In 1997, Ken left Harley–Davidson to take an ownership position with a highly successful Chicago–based marketing firm, VSA Partners. In addition to Harley–Davidson, VSA served a virtual who’s who of the world’s best–known brands. In 1999, he sold his portion of VSA to start his own business, Ken Schmidt Company, to combine two of his greatest passions, motorcycling
and speaking. He uses motorcycles as a metaphor to expose people to proven ideas and concepts they’ve likely never imagined.
In addition to speaking and consulting, Ken is co–founder of Torque Sessions Leadership Training. Through a combination of hands–on training and interactive workshops, these sessions help individuals and organizations re–position themselves to become dominant competitors, maximize leadership effectiveness, build a people–first culture of innovation and foster loyalty
among customers and employees.
Ken is also the host of the popular podcast Tailgating with Geniuses, wherein he talks with some of the most innovative and successful leaders in a variety of industries to discuss their unique perspectives on leadership, major challenges, and success.
Ken’s relatable and engaging hosting style has made the podcast a hit with listeners looking to learn from the best and achieve their own personal and professional goals.
Ken authored Make Some Noise: The Unconventional Road to Dominance, which gives business leaders an easy–to–follow roadmap for improving their competitiveness, using many of the techniques he championed at Harley–Davidson. He considers his work on 100 Years of Harley–Davidson, a global best seller, to be one of his greatest and most rewarding achievements.
After all he has accomplished, Ken remains committed to his philosophy of standing out, taking risks, and having fun in both his personal and professional life. He says, “Never do what’s expected, make yourself as noticeably different as possible, and have a lot more fun than you’re supposed to.”
A startling presentation designed specifically for banks, investment firms, credit unions and insurance companies that is now Ken Schmidt’s second-most requested topic. With little differentiation among competitors and media-fueled erosion of trust in financial services providers, it’s no wonder potential clients opt to work with “whoever’s closest to my house,” instead of “whoever can best serve my needs.” Or stay away altogether. Where others see futility, Schmidt sees unprecedented opportunities for growth. He’ll show you how to change the culture of your financial services business to stand out, create demand in your local markets, fuel client referrals and take advantage of the look-alike/act-alike competitive environment.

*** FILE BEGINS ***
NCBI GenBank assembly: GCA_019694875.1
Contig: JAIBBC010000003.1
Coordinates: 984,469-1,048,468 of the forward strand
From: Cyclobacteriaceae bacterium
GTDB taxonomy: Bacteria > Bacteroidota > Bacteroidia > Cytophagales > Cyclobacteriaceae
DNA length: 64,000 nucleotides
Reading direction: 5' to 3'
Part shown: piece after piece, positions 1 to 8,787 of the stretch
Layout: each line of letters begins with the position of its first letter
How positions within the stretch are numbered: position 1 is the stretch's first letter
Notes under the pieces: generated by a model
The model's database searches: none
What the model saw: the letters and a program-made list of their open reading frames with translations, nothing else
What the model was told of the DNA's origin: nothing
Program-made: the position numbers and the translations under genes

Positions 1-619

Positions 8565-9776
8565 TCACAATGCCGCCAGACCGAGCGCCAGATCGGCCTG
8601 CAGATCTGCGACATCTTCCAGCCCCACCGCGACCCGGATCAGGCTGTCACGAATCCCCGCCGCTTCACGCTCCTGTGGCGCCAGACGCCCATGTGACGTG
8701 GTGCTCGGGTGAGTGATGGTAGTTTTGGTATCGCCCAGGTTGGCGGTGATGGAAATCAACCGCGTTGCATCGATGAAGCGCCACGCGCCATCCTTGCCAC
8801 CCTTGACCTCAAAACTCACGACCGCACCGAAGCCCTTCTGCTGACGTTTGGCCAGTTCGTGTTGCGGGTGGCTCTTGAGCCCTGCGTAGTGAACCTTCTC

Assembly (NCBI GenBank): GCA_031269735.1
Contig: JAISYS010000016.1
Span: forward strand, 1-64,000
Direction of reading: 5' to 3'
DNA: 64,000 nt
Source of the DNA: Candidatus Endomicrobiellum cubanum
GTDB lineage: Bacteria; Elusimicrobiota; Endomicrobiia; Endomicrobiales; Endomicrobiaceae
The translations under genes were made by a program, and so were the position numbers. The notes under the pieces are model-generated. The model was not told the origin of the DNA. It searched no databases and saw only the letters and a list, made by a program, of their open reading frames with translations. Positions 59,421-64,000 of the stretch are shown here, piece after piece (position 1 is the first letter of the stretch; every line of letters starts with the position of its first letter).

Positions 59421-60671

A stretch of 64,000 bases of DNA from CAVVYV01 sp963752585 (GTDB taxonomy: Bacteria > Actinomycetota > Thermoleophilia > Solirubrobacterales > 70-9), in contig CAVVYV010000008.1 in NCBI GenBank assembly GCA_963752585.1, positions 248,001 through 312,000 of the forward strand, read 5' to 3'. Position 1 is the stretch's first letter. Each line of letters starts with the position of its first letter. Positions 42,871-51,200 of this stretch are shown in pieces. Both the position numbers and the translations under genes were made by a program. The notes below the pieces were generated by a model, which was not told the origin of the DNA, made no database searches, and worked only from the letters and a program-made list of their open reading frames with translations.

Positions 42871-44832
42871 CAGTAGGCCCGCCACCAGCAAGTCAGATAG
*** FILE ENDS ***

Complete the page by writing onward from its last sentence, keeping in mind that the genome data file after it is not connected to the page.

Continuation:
“No matter what we sell, make, or do, we’re a commodity to people who don’t know us,” says Ken Schmidt. Companies who understand that and change their mindset to engage customers differently will win big. Authenticity stands out in today’s impersonal world and Ken unpacks a roadmap for creating an unshakable emotional connection with customers. This talk is rooted in the ideas that drove Harley-Davidson’s incredible transformation and return to dominance as Ken and his team led the company’s shift away from focusing on product features and instead leaned into the key drivers of human behavior. As it did, H-D’s sales, profitability, and loyalty skyrocketed. Ken’s high energy and humor punctuate this talk as he shows businesses of every size and scope how to align everyone in the organization around a set of values that ignite customer passion, maximize sales growth, and stand out in their marketplace.
“How do you want to be talked about and what are you doing to make that happen?” Ken Schmidt reminds people that we are a story-telling species and getting noticed by customers or even in your own organization is about being memorable. Saying or doing what people expect doesn’t make you – or your business – stand out. In this talk Ken shows how to make a lasting impact. It starts with answering three key questions about how you want to be remembered. Ken reminds audiences that what people remember about you is dependent on how you make them feel about themselves. It’s more important to be interested – not interesting. Ken shares lessons learned from a celebrated career at Harley-Davidson and beyond to show how to build a personal brand that will fast track your career in today’s dynamic landscape.